Tag: crowdfunding

New Media Economy, Supporting Lesbian Works & Crowdfunding Classic Yuri Anime

cross-posted from Voices on the Square

UPDATE: Now 166 backers, $10,140 funded of $13,000; 78% funded, 22% to go with 9 days remaining.

What in the Sam Hill is “Yuri Anime”, and what in the Sam Hill does it have to do with supporting Lesbian works?

Erica Friedman at Yuricon starts out an explanation of the term “yuri” by writing:

The term Yuri (η™Ύεˆ) is used to refer to stories that contain romantic or sexual relationships between girls or women or, sometimes more generally, stories with a lesbian character.

Yuri is not a dominant niche in Japanese manga (ie, serialized graphic novels), but it does hold a place in the market, and sometimes this shows up in anime that are based on either a yuri manga, or a manga with a yuri side-stream.

Now, manga and anime are commercial media, and so Sturgeon’s Law applies: 90% of everything is crud. Indeed, we might say that what makes somebody a “fan” of a genre is an appreciation of not just the 10% of the genre that is good, but an appreciation of some of the 90% that is crud.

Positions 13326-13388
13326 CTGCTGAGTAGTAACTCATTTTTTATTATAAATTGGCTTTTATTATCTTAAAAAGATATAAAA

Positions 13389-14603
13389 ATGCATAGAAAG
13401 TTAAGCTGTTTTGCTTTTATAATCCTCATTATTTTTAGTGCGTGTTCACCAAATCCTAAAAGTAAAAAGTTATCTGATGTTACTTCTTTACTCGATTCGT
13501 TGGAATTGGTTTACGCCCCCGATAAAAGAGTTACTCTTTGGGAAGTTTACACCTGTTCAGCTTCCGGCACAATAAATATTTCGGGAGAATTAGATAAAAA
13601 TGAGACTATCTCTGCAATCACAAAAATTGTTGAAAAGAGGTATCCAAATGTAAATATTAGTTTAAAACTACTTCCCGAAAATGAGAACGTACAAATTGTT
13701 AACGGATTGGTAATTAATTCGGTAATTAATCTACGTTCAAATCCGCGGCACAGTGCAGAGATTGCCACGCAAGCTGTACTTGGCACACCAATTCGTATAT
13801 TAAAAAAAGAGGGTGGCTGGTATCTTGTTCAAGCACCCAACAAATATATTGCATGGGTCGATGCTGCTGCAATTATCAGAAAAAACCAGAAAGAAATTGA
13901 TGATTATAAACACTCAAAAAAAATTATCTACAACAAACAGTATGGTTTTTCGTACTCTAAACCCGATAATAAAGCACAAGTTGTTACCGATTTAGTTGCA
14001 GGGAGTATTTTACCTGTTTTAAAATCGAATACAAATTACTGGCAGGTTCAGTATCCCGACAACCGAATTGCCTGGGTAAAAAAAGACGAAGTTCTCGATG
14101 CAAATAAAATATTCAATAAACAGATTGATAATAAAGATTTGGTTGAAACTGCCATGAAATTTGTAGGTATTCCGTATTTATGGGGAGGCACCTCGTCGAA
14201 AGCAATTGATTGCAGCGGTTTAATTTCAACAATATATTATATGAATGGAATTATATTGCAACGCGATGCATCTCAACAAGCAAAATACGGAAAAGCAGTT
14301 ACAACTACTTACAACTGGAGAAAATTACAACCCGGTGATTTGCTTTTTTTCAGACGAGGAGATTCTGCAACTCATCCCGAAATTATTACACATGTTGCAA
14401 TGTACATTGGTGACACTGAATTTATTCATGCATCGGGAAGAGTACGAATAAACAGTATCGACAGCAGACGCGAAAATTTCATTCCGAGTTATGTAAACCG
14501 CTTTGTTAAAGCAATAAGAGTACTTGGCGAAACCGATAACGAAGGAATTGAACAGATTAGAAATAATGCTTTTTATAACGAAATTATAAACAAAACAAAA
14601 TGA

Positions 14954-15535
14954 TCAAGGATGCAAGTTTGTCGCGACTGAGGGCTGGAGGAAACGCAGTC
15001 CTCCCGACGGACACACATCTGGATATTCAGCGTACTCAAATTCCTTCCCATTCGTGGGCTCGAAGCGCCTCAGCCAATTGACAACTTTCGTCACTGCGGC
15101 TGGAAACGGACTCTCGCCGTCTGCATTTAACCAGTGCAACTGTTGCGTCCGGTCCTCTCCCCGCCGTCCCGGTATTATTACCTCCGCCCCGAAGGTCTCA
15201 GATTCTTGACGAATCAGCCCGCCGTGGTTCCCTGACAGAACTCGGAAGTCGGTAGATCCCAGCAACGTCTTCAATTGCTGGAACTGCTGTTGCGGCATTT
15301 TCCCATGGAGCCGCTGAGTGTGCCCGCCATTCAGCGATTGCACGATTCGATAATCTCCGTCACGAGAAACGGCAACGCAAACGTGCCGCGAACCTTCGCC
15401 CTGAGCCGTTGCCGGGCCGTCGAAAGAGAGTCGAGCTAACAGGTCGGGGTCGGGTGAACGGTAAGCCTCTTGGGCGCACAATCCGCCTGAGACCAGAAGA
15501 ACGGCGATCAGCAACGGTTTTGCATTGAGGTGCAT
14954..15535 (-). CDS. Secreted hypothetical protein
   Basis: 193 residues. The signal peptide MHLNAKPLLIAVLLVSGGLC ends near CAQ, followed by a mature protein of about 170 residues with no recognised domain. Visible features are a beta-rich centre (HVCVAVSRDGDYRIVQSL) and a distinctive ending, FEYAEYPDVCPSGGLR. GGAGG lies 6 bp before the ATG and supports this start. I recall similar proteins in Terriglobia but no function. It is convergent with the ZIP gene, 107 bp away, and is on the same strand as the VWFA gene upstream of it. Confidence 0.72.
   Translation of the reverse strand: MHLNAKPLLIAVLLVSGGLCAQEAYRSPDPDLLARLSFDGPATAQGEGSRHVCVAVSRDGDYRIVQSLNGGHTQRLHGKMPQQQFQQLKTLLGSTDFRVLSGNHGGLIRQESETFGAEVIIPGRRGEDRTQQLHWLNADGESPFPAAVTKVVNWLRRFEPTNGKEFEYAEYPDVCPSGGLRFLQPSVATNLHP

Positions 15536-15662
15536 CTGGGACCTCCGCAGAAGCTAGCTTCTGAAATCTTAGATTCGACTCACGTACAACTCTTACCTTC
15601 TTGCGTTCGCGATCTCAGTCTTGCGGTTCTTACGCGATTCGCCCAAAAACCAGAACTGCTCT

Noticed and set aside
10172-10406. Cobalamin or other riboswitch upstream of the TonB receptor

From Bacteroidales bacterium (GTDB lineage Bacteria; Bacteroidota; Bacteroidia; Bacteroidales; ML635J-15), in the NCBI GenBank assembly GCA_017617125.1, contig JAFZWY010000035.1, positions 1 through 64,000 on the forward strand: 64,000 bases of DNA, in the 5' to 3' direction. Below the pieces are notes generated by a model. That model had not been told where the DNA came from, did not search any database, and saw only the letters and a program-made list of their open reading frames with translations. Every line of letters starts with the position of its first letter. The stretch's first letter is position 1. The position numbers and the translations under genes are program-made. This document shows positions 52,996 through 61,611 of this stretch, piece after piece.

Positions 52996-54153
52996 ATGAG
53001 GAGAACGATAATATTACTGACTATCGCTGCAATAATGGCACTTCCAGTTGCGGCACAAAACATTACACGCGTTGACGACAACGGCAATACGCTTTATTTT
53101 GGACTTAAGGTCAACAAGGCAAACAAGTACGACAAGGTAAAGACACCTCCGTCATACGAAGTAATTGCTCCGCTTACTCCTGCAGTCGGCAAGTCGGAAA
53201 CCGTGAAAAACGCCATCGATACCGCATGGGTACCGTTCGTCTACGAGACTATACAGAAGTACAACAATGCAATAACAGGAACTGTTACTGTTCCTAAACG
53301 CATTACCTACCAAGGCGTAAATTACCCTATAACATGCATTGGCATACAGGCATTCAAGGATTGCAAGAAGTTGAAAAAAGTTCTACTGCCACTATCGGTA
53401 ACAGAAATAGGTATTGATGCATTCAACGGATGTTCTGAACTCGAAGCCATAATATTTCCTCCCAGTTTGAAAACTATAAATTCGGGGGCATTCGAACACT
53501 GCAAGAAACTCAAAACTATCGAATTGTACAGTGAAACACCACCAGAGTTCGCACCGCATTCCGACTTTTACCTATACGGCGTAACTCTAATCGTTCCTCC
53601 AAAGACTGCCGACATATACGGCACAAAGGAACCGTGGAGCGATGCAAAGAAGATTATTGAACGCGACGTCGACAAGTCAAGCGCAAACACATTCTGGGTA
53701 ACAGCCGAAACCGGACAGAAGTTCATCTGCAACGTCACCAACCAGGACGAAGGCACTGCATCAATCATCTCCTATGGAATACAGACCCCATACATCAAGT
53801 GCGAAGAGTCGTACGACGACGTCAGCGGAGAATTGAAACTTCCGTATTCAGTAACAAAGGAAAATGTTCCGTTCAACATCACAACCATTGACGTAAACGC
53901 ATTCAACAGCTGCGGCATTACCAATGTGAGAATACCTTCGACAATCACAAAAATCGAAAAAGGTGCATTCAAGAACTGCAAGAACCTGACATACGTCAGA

Every genre has its history. From what I understand, part of the history of yuri is the “tragic lesbian”. And the “Tragic Lesbian” features strongly in “Oniisama E”, aka Dear Brother, originally created as a manga by the manga-ka (manga artists) Riyoka Ikeda in 1975, and made into an anime by Tezuka Productions in 1991.

Now, I’m not a media reviewer, and you can read Okazu non-review for a non-review or skim the Wikipedia Oniisama_e… page if you need an extended introduction to this melodrama.

However, if you reside in North America, you can, instead, stream it starting with Episode One: The Magnificant One as Nanako Misonoo, a first year student, starts her life in High School and encounters the “stars” of the school, “Hana no Sainte-Juste (Rei), Kaoru-no-kimi (Kaoru), and Miya-sama (Fukiko)” (according to the Wikipedia machine ~ I want to avoid charges of plagiarizing from Wikipedia).

Now, to see that free stream, you’ll have to sign up for a membership at the AnimeSols.com site,

That is not a bootleg stream: that is a legitimate stream under permission of the rights owner.

But, how can a more than twenty-year-old anime series that has never had an English license be available with a legitimate, free streaming?

Well, that is a story about what the AnimeSols.com site is, and what its trying to accomplish.